August 18, 2019

Florrie’s Law brings new £15,000 cap on repair bills for council leaseholders

Florence Bourne's case as reported by the Daily Express

Florence Bourne’s case as reported by the Daily Express

The so-called Florrie’s Law introduces a new £15,000 cap on repair bills for local authority leaseholders and will come into force this week.

Local Government Secretary Eric Pickles vowed to introduce the cap after a 93-year-old constituent was landed with a £50,000 bill by her local authority for roof repairs.

Newham Council based its fee on a guess because it had not conducted a proper survey on the first-floor flat. It later emerged the roof would have lasted another 40 years and the work was unnecessary.

The family of Florence Bourne say she “died of shame” because she had never been in debt in her life and simply could not afford to pay the bill for work on her Brentwood home.

Farieda Chandoo challenged Southwarl's £40,000 repair bill, but has ended up with legal bills and other costs that exceed £100,000

Farieda Chandoo challenged Southwarl’s £40,000 repair bill, but has ended up with legal bills and other costs that exceed £100,000

Another “victim” is Farieda Chandoo – an NHS secretary and former nanny to George Osborne – who challenged a £40,000 repair bill from Southwark Council in south London.

She thought the quality of the work – which she showed LKP / Campaign against retirement leasehold exploitation – was appalling.

Two court cases later, she faces total bills – including Southwark’s legal costs – of more than £100,000. Her full story, including video interview, can be found here

Mr Pickles ordered officials at the Department for Communities and Local Government to review legislation governing council house repairs after Florence’s plight was brought to his attention.

Now new directions are being issued to councils and housing associations which will force them to limit the amount they can charge for future major repair, maintenance, or improvement works when they are wholly or partly funded by the government.

Outside London the maximum level will be levied at £10,000 in any five-year period, with a cap of £15,000 for the capital.

Authorities will bear the outstanding costs of work themselves.

Mr Pickles said:

“I was appalled at Florence’s treatment and was determined that no other leaseholder should ever have to endure the stress and hardship she experienced in the final weeks of her life.

“Florence served her country as a WAAF in the Second World War, raised a loving family and believed in paying her way, so to be faced with this excessive fee was more than she could stand.”

Charging excessive amounts for council house repairs not only targets some of the most vulnerable people in society, it can amount to a failure in a local authority’s duty of care.

Under Florrie’s Law local authorities will no longer be able to levy huge bills for future government funded repair work on people who simply have little or no hope of meeting their demands.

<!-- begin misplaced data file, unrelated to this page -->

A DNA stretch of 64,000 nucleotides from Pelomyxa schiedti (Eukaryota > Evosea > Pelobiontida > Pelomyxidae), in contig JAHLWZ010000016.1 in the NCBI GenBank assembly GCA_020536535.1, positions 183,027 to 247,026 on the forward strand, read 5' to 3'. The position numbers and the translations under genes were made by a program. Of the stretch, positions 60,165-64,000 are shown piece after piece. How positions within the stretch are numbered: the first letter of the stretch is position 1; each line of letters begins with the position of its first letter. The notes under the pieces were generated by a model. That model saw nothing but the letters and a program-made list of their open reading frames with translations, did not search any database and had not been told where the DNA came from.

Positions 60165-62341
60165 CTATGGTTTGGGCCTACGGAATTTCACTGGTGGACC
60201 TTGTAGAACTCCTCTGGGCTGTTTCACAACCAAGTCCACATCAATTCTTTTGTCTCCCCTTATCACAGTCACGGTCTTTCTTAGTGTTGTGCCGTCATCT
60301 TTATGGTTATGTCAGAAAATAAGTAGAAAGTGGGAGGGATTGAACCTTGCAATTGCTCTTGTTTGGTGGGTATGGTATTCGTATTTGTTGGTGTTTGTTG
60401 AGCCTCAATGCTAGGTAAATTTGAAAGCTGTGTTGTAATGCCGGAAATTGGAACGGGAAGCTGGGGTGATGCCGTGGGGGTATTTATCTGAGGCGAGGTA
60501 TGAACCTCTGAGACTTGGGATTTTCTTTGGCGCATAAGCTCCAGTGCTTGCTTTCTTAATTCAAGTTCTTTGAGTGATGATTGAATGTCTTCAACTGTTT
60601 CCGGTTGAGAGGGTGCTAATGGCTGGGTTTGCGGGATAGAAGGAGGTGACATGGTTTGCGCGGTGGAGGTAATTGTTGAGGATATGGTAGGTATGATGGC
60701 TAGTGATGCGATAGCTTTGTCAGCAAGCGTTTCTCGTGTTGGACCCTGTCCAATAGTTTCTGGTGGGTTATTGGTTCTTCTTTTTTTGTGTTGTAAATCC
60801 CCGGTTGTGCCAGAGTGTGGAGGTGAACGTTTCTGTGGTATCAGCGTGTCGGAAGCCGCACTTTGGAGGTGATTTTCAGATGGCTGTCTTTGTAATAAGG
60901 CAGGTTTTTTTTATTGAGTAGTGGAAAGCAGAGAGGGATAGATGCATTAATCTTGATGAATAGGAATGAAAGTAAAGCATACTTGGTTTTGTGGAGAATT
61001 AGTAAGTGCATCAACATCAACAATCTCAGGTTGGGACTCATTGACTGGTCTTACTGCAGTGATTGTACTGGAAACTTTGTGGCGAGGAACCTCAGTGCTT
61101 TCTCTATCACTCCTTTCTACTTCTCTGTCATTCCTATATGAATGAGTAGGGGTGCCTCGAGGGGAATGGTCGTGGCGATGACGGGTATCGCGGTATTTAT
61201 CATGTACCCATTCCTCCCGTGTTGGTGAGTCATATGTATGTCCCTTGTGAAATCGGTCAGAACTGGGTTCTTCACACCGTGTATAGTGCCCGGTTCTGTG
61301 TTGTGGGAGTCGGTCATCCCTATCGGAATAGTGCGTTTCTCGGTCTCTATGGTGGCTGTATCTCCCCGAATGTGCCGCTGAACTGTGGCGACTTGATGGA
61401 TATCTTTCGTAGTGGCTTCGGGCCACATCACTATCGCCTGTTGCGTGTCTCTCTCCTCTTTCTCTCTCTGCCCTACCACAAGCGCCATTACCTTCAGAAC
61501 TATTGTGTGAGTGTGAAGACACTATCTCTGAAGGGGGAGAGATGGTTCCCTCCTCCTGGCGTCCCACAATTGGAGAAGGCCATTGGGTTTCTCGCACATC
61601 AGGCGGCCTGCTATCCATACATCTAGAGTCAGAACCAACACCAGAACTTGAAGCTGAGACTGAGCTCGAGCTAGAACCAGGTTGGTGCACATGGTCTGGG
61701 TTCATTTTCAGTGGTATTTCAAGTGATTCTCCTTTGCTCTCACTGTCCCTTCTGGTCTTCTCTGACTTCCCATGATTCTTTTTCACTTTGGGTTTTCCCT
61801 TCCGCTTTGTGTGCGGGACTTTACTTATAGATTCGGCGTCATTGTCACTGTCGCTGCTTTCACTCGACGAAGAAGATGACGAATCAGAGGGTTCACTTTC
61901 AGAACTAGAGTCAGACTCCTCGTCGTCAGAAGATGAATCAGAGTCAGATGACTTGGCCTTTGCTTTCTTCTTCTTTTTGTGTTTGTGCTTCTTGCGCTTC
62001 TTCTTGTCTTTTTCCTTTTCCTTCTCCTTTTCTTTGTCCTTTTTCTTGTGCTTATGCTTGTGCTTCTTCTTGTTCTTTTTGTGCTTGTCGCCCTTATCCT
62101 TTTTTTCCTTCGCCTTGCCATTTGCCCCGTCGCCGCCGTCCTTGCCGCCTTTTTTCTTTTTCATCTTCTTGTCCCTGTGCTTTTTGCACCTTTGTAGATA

The family of Mrs Bourne, a grandmother of 7, described the pensioner as having “old school morality” that disapproved of living in debt.

Her son, Roy Bourne, of Leigh-on-Sea, Essex, said his mother lost weight because she worried about meeting the bill and sobbed at the thought of saddling her family with the debt.

Mrs Bourne died following a heart attack she suffered when she was startled by the sound of falling roof tiles onto her balcony during the proven unnecessary works on the roof.

A leasehold valuation tribunal found last year that Newham Council had not commissioned a proper survey of the flat. An independent surveyor commissioned after Mrs Bourne’s death found the roof would have lasted another 40 years.

Comments

  1. A Reviewer says

    Councils and total lack of accountability.

    Unnecessary works following inadequate inspection [obviously not by a chartered engineer] – and no-one has questioned how the contractor was appointed…. stinks.

  2. I worked for a Local Authority from In 1969 inclusive to 1980 where every March at the end of the financial year an order would go out to spend the full Budget.

    The reason was that if the Full Budget was not spent then the all the underspend would be lost.

    This would also mean that the underspend would also be e.g. £5000.00 would also be taken from the following years budget?

    This double whammy meant that the Managers would begin in Jan/Feb arranging to spend this money.

    The easiest way was to introduce contracts to re-roof houses/flats or replace timber fencing in one or two roads anything to show an over spend, which was tolerated and means that the next years budget is maintained.

    This could have been why it was re-roofed and no survey was undertaken?

  3. The roofs on flats that are pitched should have a life span of 100 years?

    Of course some tiles/slates delaminate and fail or the roof leaks and Wet/Dry Rot can devastate the timbers within the roof?

    Some have failed due to poor design or poor construction, that is when the Drawings/Plans can be checked at the Local Building Control or with the NHBC, who since 1964/5 checked Drawings /Plans and were responsible for checking the Design and Structural Calculations.

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